After crushing the chocolate wafers into crumbs, mixing them with the melted margarine, and pressing the mix into the pan, I baked the crust for about 10 minutes at 350° F, and set the pan aside to cool.

Yummy chocolate base

The Cheesecake

To create the cheesecake itself, I required the following ingredients:

  • 1 envelope unflavoured gelatin (about 15 mL or 1 tbsp)
  • 1/4 cup cold water
  • 2 8-ounce packages of cream cheese
  • 1/2 cup sugar
  • 1/2 cup milk
  • 1/4 cup crushed peppermint candy
  • 1 cup whipping cream
  • 2 45-g milk chocolate bars, finely chopped

Despite the fact that my package of Knox Gelatine suggested using 1/2 cup of water to dissolve in, this recipe only called for half that amount.  After allowing the gelatin to soften in the water, I heated it gently over low heat until it dissolved.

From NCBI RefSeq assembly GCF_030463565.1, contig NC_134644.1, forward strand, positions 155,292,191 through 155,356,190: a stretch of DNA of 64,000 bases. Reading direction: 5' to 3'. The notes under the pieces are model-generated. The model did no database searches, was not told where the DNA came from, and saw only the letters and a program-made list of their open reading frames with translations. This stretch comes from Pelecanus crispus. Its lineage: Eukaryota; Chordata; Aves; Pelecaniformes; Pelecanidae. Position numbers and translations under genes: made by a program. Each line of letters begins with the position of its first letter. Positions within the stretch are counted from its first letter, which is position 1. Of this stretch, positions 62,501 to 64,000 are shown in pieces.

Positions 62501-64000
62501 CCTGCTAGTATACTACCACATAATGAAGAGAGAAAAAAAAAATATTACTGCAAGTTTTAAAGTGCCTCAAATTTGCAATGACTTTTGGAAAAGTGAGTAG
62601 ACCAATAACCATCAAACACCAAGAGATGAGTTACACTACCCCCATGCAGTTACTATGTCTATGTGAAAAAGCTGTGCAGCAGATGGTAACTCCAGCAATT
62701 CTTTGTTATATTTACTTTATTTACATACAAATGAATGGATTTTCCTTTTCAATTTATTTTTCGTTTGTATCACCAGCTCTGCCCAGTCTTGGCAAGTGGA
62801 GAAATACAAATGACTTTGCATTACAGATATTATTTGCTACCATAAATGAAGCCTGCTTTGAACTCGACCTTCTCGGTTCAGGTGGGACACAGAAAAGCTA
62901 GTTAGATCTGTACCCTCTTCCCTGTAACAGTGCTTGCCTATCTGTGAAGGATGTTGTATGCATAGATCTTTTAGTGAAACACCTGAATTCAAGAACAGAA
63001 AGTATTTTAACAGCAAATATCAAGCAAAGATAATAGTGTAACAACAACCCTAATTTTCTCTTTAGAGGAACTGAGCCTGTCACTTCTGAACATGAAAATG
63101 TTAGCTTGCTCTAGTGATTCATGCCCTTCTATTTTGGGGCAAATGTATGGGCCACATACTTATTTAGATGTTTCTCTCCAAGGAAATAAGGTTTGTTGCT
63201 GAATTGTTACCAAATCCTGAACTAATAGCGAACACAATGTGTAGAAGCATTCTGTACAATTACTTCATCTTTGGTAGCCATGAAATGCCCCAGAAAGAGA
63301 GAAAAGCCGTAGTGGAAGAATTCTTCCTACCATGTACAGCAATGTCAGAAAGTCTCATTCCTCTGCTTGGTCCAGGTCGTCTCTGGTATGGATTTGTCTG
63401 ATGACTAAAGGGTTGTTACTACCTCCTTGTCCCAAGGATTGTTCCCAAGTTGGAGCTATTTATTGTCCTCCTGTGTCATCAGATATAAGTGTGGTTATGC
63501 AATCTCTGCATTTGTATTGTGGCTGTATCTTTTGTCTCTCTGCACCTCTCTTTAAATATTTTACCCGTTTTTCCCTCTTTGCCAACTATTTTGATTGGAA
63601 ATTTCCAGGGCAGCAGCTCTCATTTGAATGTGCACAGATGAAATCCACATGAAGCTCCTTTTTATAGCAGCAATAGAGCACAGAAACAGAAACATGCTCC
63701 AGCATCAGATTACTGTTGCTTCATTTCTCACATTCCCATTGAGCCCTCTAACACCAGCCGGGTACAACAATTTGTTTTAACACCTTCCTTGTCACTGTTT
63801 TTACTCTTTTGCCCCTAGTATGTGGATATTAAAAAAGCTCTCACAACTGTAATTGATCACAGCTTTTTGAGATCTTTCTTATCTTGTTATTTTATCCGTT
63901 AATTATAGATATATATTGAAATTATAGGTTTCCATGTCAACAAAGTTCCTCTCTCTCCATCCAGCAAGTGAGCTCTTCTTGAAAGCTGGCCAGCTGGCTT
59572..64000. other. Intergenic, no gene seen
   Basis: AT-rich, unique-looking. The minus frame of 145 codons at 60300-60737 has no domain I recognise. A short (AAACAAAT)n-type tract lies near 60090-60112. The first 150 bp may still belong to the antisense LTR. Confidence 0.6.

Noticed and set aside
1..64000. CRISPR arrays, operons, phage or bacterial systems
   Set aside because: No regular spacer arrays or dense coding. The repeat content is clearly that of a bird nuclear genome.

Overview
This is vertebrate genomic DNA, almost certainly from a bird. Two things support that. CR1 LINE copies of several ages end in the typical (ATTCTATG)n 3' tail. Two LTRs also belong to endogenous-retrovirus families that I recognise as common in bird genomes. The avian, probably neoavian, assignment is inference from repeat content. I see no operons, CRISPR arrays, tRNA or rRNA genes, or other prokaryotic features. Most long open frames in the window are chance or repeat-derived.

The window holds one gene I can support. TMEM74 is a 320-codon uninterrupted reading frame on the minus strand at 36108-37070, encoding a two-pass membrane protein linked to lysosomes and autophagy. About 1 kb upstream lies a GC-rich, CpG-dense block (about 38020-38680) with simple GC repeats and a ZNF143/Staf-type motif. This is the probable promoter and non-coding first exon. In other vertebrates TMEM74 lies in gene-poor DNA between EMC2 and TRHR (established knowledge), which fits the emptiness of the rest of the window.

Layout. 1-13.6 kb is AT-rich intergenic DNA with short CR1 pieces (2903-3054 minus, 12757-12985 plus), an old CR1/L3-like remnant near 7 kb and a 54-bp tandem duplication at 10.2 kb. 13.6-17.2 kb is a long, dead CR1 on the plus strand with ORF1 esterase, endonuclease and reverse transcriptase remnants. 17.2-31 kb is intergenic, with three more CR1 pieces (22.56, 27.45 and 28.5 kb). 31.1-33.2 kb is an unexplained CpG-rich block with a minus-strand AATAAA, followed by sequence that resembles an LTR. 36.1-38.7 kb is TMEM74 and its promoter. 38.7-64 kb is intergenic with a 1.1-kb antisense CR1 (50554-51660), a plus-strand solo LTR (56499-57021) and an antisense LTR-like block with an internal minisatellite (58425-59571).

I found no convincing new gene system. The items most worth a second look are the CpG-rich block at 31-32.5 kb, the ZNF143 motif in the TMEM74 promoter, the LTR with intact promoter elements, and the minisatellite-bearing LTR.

This gelatin is NOT dissolved...keep stirring and heating!

While the gelatin was cooling down a smidge, I mixed my cream cheese and sugar.  The unfortunate thing was that as a last-minute shopper, I was unable to find blocks of cream cheese, and could only find the spreadable light cream cheese packages.  I crossed my fingers and hoped that the spreadable nature of the cheese would not turn my dessert into disaster.  Once the room temperature cream cheese and sugar was mixed well, I gradually added the gelatin, milk and peppermint candy (which I previously crushed up using my handy-dandy Magic Bullet – these things are really handy!).  This eventually gave the batter a lovely pink hue.  The batter was then chilled to allow it to thicken slightly.

Mix that batter up well!

In the meantime, I whipped up the cup of whipping cream, and chopped up the chocolate so it was ready to go into the rest of the batter.

Mmmm...chocolate...*drool*